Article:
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Interventions in primary and community care to reduce urgent paediatric hospital admissions: systematic review
  1. Smita Dick1,
  2. Clare MacRae2,
  3. Claire McFaul1,
  4. Philip Wilson3,
  5. Stephen W Turner1
  1. 1 Department of Child Health, University of Aberdeen, Aberdeen, UK
  2. 2 Usher Institute of Population Health Sciences and Informatics, University of Edinburgh, Edinburgh, UK
  3. 3 Institute of Health and Wellbeing, University of Aberdeen, Aberdeen, UK
  1. Correspondence to Professor Stephen W Turner, Department of Child Health, University of Aberdeen, Aberdeen, AB25 2ZG, UK; s.w.turner{at}


Background There has been a rise in urgent paediatric hospital admissions and interventions to address this are required.

Objective To systemically review the literature describing community (or non-hospital)-based interventions designed to reduce emergency department (ED) visits or urgent hospital admissions.

Data sources MEDLINE, Embase, OVIS SP, PsycINFO, Science Citation Index Expanded/ISI Web of Science (1981–present), the Cochrane Library database and the Database of Abstracts of Reviews of Effectiveness.

Study eligibility criteria Randomised controlled trials (RCTs) and before-and-after studies.

Participants Individuals aged <16 years.

Study appraisal and synthesis methods Papers were independently reviewed by two researchers. Data extraction and the Critical Appraisals Skills Programme checklist was completed (for risk of bias assessment).

Results Seven studies were identified. Three studies were RCTs, three were a comparison between non-randomised groups and one was a before-and-after study. Interventions were reconfiguration of staff roles (two papers), telemedicine (three papers), pathways of urgent care (one paper) and point-of-care testing (one paper). Reconfiguration of staff roles resulted in reduction in ED visits in one study (with a commensurate increase in general practitioner visits) but increased hospital admissions from ED in a second. Telemedicine was associated with a reduction in children’s admissions in one study and reduced ED admissions in two further studies. Interventions with pathways of care and point-of-care testing did not impact either ED visits or urgent admissions.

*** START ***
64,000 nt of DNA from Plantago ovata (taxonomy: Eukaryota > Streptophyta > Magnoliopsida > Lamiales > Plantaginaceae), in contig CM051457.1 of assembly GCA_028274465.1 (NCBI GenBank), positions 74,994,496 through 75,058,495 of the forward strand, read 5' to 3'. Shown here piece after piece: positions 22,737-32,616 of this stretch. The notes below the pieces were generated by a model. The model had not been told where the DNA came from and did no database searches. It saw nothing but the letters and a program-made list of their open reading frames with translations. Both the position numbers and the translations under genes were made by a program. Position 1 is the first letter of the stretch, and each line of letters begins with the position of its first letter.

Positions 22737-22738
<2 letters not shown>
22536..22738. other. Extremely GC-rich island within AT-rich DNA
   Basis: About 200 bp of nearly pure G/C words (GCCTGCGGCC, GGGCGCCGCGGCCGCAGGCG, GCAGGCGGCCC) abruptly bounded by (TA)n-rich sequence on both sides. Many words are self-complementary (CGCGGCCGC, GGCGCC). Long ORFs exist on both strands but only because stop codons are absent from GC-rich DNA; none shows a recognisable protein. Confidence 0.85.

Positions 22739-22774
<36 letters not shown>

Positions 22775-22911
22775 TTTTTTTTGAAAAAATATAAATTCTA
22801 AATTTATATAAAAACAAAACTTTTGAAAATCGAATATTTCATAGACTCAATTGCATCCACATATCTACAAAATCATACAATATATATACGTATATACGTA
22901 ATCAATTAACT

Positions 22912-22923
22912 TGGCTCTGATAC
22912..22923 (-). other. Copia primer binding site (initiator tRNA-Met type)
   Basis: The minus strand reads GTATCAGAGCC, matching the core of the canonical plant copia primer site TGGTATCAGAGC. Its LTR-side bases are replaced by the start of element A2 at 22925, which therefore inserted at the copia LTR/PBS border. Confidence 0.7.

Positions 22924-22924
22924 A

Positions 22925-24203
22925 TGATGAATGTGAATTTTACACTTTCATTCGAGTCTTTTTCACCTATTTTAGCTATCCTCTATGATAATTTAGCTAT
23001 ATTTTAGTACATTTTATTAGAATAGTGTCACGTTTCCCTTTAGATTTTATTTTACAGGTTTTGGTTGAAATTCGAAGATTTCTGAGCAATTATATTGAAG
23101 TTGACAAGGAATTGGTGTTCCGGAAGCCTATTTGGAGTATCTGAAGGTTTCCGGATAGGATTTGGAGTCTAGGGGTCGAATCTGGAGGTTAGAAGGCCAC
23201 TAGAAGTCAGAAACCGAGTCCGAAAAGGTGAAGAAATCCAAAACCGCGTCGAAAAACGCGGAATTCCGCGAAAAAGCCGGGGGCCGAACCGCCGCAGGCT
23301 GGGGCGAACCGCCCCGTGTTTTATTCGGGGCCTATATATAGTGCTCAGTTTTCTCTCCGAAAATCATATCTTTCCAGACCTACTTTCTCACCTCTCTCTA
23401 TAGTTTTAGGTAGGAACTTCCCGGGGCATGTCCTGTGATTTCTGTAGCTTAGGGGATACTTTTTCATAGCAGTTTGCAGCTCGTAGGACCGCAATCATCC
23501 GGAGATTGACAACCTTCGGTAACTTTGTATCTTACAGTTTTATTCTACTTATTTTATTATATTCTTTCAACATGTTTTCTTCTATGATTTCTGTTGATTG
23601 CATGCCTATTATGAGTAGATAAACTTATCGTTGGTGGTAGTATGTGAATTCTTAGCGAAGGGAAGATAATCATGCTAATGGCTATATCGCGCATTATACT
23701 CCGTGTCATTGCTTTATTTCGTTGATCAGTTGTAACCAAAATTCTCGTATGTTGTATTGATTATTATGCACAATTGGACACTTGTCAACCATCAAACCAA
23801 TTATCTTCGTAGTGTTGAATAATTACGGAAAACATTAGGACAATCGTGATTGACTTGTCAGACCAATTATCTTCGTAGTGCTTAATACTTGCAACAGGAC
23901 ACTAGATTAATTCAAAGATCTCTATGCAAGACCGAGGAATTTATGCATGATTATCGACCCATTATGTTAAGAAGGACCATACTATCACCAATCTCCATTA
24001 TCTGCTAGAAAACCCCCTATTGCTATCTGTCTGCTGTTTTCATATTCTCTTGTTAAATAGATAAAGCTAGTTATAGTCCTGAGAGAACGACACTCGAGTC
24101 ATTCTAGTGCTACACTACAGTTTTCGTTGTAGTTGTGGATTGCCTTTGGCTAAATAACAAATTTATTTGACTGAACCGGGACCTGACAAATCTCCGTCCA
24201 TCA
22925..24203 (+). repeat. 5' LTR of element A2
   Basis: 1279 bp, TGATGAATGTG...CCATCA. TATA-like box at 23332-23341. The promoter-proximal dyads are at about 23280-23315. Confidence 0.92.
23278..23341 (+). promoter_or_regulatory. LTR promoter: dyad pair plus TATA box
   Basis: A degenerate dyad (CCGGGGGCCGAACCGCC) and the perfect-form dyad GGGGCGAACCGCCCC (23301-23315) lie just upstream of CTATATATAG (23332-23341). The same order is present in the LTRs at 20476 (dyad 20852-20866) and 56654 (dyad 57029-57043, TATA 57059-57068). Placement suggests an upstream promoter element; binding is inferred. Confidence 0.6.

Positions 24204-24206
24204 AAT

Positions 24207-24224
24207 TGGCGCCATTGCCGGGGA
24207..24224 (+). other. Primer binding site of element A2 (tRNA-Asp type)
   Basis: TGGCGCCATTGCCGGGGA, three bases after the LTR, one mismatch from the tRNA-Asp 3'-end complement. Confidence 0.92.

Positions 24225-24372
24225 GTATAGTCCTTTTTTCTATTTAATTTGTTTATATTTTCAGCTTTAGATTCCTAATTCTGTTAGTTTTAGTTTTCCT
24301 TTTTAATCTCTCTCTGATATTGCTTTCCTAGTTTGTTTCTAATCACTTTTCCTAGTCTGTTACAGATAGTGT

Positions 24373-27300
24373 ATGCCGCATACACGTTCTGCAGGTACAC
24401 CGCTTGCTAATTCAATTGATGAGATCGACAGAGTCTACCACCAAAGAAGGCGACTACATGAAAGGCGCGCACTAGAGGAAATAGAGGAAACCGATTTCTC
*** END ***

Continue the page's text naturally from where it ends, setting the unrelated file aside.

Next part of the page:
Conclusions and implications New out-of-hospital models of urgent care for children need to be introduced and evaluated without delay.

PROSPERO registration number CRD42021274374.

  • epidemiology
  • health services research

Data availability statement

All data relevant to the study are included in the article or uploaded as supplementary information.

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Data availability statement

All data relevant to the study are included in the article or uploaded as supplementary information.

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  • Contributors SWT conceived the study. SD designed the search strategy and carried out the literature searches. SD, CMR and CMcF screened the titles, abstracts and full texts. SWT and PW resolved any conflicts around the selection process. SD, CMR and CMcF carried out the data extraction and quality assessment. SWT and SD wrote the first draft and all authors were involved in the interpretation of data and provided valuable contribution towards reviewing, editing and completion of the final draft. All authors had access to all the data in the study and the responsibility for the decision to submit for publication. ST is guarantor for the study.

  • Funding The authors have not declared a specific grant for this research from any funding agency in the public, commercial or not-for-profit sectors.

  • Competing interests None declared.

  • Provenance and peer review Not commissioned; externally peer reviewed.

  • Supplemental material This content has been supplied by the author(s). It has not been vetted by BMJ Publishing Group Limited (BMJ) and may not have been peer-reviewed. Any opinions or recommendations discussed are solely those of the author(s) and are not endorsed by BMJ. BMJ disclaims all liability and responsibility arising from any reliance placed on the content. Where the content includes any translated material, BMJ does not warrant the accuracy and reliability of the translations (including but not limited to local regulations, clinical guidelines, terminology, drug names and drug dosages), and is not responsible for any error and/or omissions arising from translation and adaptation or otherwise.